PVD Christian Brewer Westcoast University Peripheral vascular disease

PVD
Christian Brewer
Westcoast University

Peripheral vascular disease (PVD) goes by many names including atherosclerosis obliterans, arterial insufficiency, and peripheral arterial occlusive. The diseases defining characteristic is the clumping together of plaque where arteries narrow, veer, arch, and branch. The popliteal and superficial femoral arteries are the most common sight of occlusions caused by plaque. When an artery becomes blocked because of an occlusion it causes a decrease in nutrients and oxygenation to the tissue. The occluded artery causes hypoxia in the tissues located distally to the occlusion. Hypoxia first affects the peripheral nerves and muscles then it spreads to the skin and subcutaneous tissues. If the hypoxia is not corrected it may cause ischemia, which if left untreated may lead to necrosis (Elsevier, 2014).
Peripheral vascular disease develops slowly. This slow onset allows compensatory mechanisms to attempt to maintain adequate circulation. Some of the compensatory measures that the body uses are anaerobic metabolism, vasodilation, and development of collateral blood vessels. The newly formed collateral blood vessels are branching, small, and newly formed vessels that supply tissues lacking oxygenation blood. The severity of the symptoms is determined by the extent of the new formation of collateral blood vessels. Peripheral vascular disease is most common among men over the age of fifty. Atherosclerosis, embolism, thrombosis, trauma, vasospasm, inflammation, and autoimmune responses are factors that contribute to the development of peripheral vascular disease. Some modifiable risk factors for the development of peripheral vascular disease are hyperlipidemia, diabetes mellitus type 2, hypertension, cigarette smoking, and stress (Elsevier, 2014).
Peripheral vascular disease is characterized by the slow onset of clinical manifestations. A classic and usually first sign is intermittent claudation. Aching, tiredness, cramping, and weakness in the legs that occurs while walking and is alleviated with rest characterize intermittent claudation. The absence of peripheral pulses below the occlusion is another classic sign. Pain at rest, rest pain, is generally described as an achy and persistent pain. The decreased blood flow can cause tingling and/or numbness toes and the affected limb or area is generally noted as being cold, numb, and the skin is pale or cyanotic. Muscle atrophy may also occur because of lack of nutrients and oxygenation. The lack of oxygen also causes the toenails to thicken. Some other classic signs of peripheral vascular disease are shiny and scaly skin, loss of subcutaneous tissue, loss of hair on affect extremity, and ulcers that a pale and brownish in color. The patient may also experience unilateral edema in the affected limb (Elsevier, 2014).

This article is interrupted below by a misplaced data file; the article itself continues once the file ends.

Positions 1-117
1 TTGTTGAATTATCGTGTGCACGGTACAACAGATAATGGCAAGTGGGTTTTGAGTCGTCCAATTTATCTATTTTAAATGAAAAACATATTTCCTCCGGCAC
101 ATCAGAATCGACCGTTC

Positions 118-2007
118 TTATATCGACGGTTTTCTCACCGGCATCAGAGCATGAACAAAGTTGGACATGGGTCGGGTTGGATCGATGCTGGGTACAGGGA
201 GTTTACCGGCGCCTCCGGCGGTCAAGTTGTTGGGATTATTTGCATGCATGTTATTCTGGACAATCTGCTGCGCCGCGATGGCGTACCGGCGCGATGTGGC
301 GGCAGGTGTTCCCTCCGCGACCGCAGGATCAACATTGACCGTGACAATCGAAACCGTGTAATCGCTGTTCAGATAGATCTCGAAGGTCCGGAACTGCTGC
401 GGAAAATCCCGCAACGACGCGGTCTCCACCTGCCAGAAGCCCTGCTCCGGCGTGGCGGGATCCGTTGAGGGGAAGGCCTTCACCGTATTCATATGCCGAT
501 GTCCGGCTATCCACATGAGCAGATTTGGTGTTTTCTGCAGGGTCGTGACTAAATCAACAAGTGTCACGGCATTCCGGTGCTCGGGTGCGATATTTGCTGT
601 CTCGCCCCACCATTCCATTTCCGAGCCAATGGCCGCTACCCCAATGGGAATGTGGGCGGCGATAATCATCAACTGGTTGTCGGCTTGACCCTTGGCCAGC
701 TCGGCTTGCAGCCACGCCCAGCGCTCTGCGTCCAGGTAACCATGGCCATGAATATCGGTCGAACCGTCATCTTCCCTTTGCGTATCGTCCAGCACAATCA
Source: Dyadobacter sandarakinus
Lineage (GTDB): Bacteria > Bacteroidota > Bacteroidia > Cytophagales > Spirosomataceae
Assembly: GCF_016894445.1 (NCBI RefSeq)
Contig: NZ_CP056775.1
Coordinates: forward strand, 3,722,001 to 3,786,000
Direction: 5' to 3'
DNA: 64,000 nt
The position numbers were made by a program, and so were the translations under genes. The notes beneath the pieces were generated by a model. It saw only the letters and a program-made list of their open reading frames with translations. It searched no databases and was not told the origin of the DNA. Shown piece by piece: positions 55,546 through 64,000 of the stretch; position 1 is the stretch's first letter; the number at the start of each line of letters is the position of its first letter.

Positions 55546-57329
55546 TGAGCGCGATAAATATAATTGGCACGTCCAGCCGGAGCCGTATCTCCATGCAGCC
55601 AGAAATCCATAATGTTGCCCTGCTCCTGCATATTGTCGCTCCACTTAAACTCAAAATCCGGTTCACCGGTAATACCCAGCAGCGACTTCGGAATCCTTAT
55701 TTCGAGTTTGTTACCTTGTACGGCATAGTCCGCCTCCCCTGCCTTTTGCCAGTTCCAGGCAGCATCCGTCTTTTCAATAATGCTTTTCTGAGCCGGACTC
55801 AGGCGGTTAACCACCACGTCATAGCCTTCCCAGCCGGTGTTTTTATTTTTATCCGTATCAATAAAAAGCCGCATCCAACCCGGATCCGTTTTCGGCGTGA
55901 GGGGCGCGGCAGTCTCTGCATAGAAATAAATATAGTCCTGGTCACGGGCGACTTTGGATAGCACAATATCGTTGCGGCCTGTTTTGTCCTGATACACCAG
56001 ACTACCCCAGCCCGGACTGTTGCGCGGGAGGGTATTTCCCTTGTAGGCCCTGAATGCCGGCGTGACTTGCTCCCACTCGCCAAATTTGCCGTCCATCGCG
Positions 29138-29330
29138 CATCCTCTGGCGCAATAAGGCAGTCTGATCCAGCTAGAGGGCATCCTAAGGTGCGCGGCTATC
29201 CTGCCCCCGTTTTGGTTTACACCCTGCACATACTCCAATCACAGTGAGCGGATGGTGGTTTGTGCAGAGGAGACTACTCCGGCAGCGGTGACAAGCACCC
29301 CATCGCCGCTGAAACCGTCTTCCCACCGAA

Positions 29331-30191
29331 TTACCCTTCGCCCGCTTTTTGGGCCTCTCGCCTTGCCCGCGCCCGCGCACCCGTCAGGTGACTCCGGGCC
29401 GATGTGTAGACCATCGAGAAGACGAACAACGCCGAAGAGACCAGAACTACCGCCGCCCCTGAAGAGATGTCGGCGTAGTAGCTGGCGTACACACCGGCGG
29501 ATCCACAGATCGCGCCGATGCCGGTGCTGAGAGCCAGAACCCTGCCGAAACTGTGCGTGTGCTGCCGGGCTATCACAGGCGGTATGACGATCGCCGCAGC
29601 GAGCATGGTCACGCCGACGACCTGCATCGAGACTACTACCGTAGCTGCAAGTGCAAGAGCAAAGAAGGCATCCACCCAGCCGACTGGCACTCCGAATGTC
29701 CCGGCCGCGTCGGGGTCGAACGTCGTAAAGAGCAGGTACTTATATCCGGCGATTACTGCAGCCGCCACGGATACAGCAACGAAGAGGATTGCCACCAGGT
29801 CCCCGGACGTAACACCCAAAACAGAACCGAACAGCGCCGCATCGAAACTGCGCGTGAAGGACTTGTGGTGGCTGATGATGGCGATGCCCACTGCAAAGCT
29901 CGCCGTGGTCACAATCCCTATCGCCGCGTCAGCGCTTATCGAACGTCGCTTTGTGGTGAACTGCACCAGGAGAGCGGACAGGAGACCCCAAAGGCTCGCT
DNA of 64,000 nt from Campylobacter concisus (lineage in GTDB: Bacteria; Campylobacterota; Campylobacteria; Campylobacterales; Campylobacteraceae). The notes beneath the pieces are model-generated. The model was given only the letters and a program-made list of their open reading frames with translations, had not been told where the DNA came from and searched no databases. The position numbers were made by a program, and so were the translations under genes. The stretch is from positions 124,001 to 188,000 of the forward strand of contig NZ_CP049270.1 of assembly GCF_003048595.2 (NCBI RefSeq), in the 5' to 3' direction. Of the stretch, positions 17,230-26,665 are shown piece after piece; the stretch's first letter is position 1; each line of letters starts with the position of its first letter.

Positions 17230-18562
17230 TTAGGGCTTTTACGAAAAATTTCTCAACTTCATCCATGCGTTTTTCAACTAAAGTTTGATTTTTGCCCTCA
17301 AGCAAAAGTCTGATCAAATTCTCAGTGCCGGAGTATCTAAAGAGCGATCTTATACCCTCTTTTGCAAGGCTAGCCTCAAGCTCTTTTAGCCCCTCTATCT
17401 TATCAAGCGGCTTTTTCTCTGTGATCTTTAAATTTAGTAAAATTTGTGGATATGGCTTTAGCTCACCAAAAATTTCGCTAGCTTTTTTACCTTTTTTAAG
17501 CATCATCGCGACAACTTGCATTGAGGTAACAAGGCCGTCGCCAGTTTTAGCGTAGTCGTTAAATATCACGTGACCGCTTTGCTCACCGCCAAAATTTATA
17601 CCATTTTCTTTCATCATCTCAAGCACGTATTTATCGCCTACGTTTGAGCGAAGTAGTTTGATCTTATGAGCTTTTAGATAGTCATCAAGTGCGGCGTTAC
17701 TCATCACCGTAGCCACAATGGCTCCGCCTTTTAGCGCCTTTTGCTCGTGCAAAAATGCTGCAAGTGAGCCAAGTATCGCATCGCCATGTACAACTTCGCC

Changes in lifestyle are the first step in the management of peripheral vascular disease. These changes include cessation of smoking, exercise, and weight loss. Cessation of smoking is the highest priority because it can cause vascular constriction for up to one hour. This can lead to all day vasoconstriction because many smokers smoke frequently throughout the day. To aid in the cessation of smoking the patient can use nicotine replacement therapies, such as gums and patches. The most successful exercise programs have duration of at least six months and meet at least three times a week. Programs with a slow increase in exertion are also highly effective. A treadmill can be used to gradually increase the speed and incline, allowing the patient to ease into a workout regimen. This gradual increase allows the patient to achieve a higher success rate while minimizing adverse effects. These benefits are only sustained if the patient continues with the workout regimen. The patient should also have other diseases treated, such as hypertension, hyperlipidemia, and diabetes. The management of contributing diseases can lead to better management of their peripheral vascular disease. Patients may complain of problems associated with intermittent claudation, therefore, it should be treated before beginning an exercise regimen. Treatment of intermittent claudation uses cilostazol and clopidogrel; both drugs prevent platelets from clumping and causing an occlusion. The Ace inhibitor ramipril is also used to treat intermittent claudation (Elsevier, 2014).
The primary surgical treatment of peripheral vascular disease is to keep the artery open. This is done through stenting of the artery and endarterectomy. An endarterectomy involves the removal of the diseased portion of the artery and replacing it with graft from another blood vessel or synthetic vessel. The enlargement of the artery may be done prior to grafting. This artery is enlarged through a process called percutaneous transluminal angioplasty (PTA). Some complications of PTA are hematoma, embolism, arterial dissection, and anaphylaxis (Elsevier, 2014).